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Too Much Secrecy in Gitmo Trials

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GUANTANAMO BAY
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Earlier this month, I traveled to Guantánamo Bay, Cuba, to observe the latest round of pre-trial proceedings in the death penalty case against Abd al-Rahim al-Nashiri, the alleged al-Qaeda mastermind behind the USS Cole attack in 2000 that killed 17 American sailors.

Mr. Nashiri, a Saudi national, has been held at the United States military prison at Guantánamo since 2006, and was tortured at a series of secret CIA prisons.

As a legal observer there to monitor the controversial military tribunal, I expected to spend a majority of my time sitting in the base’s heavily guarded courtroom. The schedule called for three days of proceedings, all of which were to be open to the public.

After just one day of hearings, however, the military judge in the case, Col. James Pohl, ordered that the two remaining days of hearings be held in secret. As a result, the legal observers, reporters, and victims’ families who had all traveled to Guantánamo to witness the commission were relegated to sitting in their tents or exploring what they could of the island.

In a surreal twist, I spent the majority of my trip less than a stone’s throw from the base’s infamous detention camps and courthouse, but could see little of either.

My experience is at odds with the government’s attempts to portray the commissions, revamped in 2011, as both fair and open. As chief prosecutor Gen. Mark Martins acknowledges, he is charged not only with leading the prosecution, but also with convincing domestic and international audiences that the tribunals are a legitimate institution of American law.

Though improved in some respects, the revived commissions are still characterized by a startling level of secrecy. In an effort to conceal details of defendants’ torture while in CIA custody, the government has designed the commissions to prevent defense teams from obtaining or publicly discussing information about the torture program.

This is problematic, since defendants’ torture is the most crucial factor weighing against a death sentence. In U.S. law, if the government engages in actions that “shock the conscience,” it may, as a penalty, forfeit its right to prosecute a defendant. Even if a judge chooses not to dismiss charges outright, she may still take execution off the table.

Still, the government argues that sharing information about the defendants’ treatment with their attorneys — all of whom have top secret security clearances — would jeopardize national security. Officials have failed to explain, however, how security would be harmed by discussing interrogation techniques formally disavowed and halted nearly a decade ago.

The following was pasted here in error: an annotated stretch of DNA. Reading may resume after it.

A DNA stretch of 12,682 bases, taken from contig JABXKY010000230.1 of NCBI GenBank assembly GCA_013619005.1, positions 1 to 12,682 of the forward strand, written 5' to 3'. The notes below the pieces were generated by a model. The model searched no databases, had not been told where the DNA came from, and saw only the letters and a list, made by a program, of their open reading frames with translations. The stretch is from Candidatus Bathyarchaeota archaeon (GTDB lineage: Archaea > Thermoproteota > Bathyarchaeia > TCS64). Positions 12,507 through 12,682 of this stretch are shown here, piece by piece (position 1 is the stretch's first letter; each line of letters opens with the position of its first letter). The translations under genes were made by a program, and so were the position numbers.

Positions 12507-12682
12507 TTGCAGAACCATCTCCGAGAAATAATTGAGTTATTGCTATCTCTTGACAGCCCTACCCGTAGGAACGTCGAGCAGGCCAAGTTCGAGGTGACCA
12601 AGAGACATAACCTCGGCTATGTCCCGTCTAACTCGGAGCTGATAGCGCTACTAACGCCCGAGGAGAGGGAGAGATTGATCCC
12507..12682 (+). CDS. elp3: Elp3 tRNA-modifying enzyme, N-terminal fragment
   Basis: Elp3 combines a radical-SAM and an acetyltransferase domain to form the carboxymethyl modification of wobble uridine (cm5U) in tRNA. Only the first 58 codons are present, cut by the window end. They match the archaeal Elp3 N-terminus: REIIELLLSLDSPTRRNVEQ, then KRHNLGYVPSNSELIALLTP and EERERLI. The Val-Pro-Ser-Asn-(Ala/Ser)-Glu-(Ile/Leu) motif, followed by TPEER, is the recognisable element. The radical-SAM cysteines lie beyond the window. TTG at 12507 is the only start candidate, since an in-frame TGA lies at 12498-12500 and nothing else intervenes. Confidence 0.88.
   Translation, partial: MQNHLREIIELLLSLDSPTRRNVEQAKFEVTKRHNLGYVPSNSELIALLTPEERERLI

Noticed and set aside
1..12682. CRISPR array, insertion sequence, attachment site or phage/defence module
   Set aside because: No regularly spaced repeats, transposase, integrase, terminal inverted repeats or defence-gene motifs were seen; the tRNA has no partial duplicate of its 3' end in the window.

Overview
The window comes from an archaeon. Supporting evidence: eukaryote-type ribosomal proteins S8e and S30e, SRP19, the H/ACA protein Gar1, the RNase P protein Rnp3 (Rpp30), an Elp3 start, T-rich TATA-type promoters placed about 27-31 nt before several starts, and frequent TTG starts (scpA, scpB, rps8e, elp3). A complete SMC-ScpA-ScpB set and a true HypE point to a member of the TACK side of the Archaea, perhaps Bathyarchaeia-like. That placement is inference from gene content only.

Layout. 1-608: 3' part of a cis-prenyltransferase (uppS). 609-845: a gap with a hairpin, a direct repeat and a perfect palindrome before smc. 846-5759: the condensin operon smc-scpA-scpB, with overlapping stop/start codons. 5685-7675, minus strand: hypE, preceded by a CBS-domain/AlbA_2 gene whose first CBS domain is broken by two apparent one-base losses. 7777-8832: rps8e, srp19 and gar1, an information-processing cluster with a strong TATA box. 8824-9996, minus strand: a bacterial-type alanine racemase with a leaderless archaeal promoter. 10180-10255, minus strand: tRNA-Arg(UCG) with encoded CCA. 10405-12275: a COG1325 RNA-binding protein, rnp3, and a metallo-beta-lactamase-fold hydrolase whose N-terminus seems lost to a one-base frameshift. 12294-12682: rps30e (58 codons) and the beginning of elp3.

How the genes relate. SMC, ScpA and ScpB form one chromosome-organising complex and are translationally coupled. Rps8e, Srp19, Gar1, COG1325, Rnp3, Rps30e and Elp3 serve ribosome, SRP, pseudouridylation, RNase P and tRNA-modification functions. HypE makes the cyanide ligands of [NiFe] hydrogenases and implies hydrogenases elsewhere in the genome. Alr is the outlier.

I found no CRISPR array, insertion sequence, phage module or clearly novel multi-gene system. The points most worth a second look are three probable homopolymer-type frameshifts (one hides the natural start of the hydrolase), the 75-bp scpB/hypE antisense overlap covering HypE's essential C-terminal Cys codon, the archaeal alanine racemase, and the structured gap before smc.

Prosecutors even assert that defendants cannot publicly discuss, or even hear classified descriptions of, the torture they experienced. As a result, defendants are regularly excluded from hearings in their own trials. David J.R. Frakt, a scholar of military justice, likened this to an “effective censorship of personal memories and experiences.”

In April, Judge Pohl ordered the government to turn over at least some of the documents chronicling Mr. Nashiri’s torture, a ruling his attorneys called “brave and courageous.” But even this limited victory was violently opposed by the government, which is threatening to appeal the decision if Judge Pohl declines to reconsider.

Fortunately, there is a simple solution to the rampant secrecy and dysfunction of the military commissions: move the trials to federal courts. After more than a decade of unnecessarily complex and classified pre-trial hearings — and with no end in sight — it is time for the government to acknowledge that the commissions system is a failure.

Federal courts, unlike the commissions, rely on a clear and time-tested set of rules for handling sensitive information under the Classified Information Procedures Act (CIPA). This system is better equipped to balance the government’s need to keep certain information secret against defendants’ right to exculpatory or mitigating evidence.

The rules governing federal courts also support the public’s right to trial documents and proceedings, and would make it much harder for the government to censor a defendant’s personal experiences of torture. This protection of basic rights and legal norms means that convictions obtained in federal courts are far more likely to hold up on appeal.

With the world watching, the government is right to be concerned about the legitimacy of the Guantanamo detainee trials. Even though it is accused terrorists who are on trial, our nation’s conduct and commitment to the rule of law will be judged here too. That is why it is time to pull back the veil of secrecy and move these trials to federal court.

Jeremy Carp is a Research Associate with the Liberty & National Security Program at the Brennan Center for Justice at New York University School of Law.